Ms Mettam said platforms like Airbnb were now a “fact of life”, and that local governments were not equipped to develop their own regulations.
She said associations like the Registered Accommodation Providers of the Margaret River Region had been instrumental in the decision to undertake the inquiry.
“We need a fairer, more level playing field, which could mean either expanding the regulatory framework or making it easier for mainstream accommodation providers,” she said.
"Debbie Noonan and the local operators down here in the region have been instrumental in supporting the decision for this committee and inquiry to be undertaken short stay accommodation across the state.
"I would expect that they will be a key part of the inquiry going forward.
It has become abundantly clear that ‘sharing’ platforms are simply not what they purport to be and are instead platforms that help some providers bypass the rules...Australian Hotels Association CEO, Bradley Woods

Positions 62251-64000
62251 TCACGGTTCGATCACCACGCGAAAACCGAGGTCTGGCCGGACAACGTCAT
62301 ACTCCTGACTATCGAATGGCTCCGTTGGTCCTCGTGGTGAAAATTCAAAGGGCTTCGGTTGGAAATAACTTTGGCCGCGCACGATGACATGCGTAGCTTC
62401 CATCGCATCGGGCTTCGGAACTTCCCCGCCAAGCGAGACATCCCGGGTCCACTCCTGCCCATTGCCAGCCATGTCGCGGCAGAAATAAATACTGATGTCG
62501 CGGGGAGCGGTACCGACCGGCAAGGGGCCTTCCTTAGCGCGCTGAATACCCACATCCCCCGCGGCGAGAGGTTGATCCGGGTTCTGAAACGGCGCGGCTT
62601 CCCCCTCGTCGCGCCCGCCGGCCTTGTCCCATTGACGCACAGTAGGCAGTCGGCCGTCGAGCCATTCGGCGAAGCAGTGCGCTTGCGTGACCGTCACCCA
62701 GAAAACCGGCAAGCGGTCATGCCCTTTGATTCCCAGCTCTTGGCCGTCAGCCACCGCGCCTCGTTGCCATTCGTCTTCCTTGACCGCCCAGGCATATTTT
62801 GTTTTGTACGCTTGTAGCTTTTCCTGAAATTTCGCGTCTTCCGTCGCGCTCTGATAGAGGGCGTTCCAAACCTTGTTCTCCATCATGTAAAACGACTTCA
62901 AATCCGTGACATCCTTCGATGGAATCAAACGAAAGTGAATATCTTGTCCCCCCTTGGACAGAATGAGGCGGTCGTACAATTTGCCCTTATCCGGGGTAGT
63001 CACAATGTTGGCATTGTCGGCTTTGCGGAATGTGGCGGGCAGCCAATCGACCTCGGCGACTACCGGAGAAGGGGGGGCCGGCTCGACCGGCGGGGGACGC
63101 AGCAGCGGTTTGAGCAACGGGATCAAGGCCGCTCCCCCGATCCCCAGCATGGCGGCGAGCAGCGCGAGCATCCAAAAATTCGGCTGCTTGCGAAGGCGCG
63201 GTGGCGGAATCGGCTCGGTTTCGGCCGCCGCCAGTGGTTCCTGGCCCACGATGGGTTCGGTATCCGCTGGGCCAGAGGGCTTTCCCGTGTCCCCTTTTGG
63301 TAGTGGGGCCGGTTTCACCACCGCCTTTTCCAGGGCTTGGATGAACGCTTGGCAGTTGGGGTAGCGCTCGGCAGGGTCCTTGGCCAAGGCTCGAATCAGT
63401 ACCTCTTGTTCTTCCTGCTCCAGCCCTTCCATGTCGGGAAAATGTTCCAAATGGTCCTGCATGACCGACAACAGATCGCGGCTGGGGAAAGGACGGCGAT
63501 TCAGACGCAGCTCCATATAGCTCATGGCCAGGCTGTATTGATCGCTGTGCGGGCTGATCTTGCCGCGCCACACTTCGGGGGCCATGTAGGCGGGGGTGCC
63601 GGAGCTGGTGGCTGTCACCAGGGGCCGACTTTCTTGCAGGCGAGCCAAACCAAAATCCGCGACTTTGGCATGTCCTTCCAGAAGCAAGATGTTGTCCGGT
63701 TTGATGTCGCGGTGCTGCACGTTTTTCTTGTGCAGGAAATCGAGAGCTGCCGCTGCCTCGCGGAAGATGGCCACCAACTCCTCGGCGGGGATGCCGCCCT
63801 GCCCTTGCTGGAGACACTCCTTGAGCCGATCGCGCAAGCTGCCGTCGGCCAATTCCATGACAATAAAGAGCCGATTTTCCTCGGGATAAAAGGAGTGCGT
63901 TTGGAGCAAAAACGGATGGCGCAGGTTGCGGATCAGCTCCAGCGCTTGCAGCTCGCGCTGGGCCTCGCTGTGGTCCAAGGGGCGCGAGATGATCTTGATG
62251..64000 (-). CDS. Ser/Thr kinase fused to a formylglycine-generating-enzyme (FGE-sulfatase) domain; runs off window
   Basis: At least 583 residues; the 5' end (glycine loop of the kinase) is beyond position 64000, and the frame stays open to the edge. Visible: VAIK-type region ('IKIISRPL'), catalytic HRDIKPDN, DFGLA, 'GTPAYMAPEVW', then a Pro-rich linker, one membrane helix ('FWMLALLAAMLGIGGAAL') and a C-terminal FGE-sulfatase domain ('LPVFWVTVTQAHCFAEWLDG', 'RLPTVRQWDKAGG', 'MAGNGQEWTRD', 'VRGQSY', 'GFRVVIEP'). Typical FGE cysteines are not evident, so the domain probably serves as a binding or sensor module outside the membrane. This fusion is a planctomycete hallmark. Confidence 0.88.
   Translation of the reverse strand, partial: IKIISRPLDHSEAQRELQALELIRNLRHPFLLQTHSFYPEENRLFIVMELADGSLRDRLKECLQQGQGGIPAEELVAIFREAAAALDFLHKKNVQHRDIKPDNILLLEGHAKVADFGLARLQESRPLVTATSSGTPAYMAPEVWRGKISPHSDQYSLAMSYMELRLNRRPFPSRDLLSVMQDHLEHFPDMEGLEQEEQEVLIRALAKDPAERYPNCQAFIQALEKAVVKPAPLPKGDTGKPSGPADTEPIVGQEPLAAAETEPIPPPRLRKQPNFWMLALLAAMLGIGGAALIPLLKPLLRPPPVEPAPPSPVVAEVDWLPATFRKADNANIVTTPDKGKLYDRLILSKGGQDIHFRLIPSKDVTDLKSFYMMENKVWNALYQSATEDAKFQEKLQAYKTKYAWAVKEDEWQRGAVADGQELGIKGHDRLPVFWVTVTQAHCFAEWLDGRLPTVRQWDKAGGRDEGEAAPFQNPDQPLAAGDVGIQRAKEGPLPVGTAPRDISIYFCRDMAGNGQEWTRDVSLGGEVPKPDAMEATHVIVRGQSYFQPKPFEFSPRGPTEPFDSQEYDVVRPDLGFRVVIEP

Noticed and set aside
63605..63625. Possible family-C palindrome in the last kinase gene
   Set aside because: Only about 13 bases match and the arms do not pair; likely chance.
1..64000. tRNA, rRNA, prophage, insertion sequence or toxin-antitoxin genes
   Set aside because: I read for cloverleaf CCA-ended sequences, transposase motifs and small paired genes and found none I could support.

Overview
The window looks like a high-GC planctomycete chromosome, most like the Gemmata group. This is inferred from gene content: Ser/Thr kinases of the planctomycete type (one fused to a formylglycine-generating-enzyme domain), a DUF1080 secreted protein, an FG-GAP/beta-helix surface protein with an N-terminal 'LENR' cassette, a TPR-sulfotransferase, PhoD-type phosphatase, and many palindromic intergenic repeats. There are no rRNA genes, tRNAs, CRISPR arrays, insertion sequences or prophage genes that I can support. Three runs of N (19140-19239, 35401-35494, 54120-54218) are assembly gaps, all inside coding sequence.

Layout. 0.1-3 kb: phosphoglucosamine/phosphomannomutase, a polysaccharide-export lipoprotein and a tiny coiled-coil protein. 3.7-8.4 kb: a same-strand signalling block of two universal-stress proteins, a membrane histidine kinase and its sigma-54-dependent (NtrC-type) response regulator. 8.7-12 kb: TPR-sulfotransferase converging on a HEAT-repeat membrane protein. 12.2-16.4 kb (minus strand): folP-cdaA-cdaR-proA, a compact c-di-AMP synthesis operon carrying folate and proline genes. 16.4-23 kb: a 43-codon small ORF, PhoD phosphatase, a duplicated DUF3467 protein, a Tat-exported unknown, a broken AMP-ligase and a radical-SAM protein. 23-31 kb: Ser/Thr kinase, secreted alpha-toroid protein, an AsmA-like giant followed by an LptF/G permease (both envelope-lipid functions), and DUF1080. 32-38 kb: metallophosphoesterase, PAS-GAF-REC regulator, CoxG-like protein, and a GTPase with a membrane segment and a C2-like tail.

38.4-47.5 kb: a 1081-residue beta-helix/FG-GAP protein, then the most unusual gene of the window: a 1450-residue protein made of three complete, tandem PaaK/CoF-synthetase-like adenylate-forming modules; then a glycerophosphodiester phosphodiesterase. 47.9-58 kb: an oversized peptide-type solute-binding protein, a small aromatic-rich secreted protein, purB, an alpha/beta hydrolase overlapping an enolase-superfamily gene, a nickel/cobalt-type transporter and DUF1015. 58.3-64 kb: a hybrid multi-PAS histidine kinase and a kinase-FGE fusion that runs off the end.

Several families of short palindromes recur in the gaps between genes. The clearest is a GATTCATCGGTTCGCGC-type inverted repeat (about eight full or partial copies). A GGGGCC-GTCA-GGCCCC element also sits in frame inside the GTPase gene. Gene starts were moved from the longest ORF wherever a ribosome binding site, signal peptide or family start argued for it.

"Obviously it is important their concerns are heard, given they have invested directly into the tourism industry in good faith and within the state’s regulatory framework.
"Some regional areas have relied quite heavily on Airbnb, particularly in seasonal areas where there is a fluctuation in holiday population because of events.
“Our accommodation sector has matured to the point where this region is able to meet the fluctuating demands through registered short stay accommodation providers, hotels and resorts."
Ms Mettam said leaving the issue to under resourced local governments would result in inconsistent policies across regions.
“A State-wide policy needs to, at a minimum, ensure appropriate health and safety and noise control measures,” she said.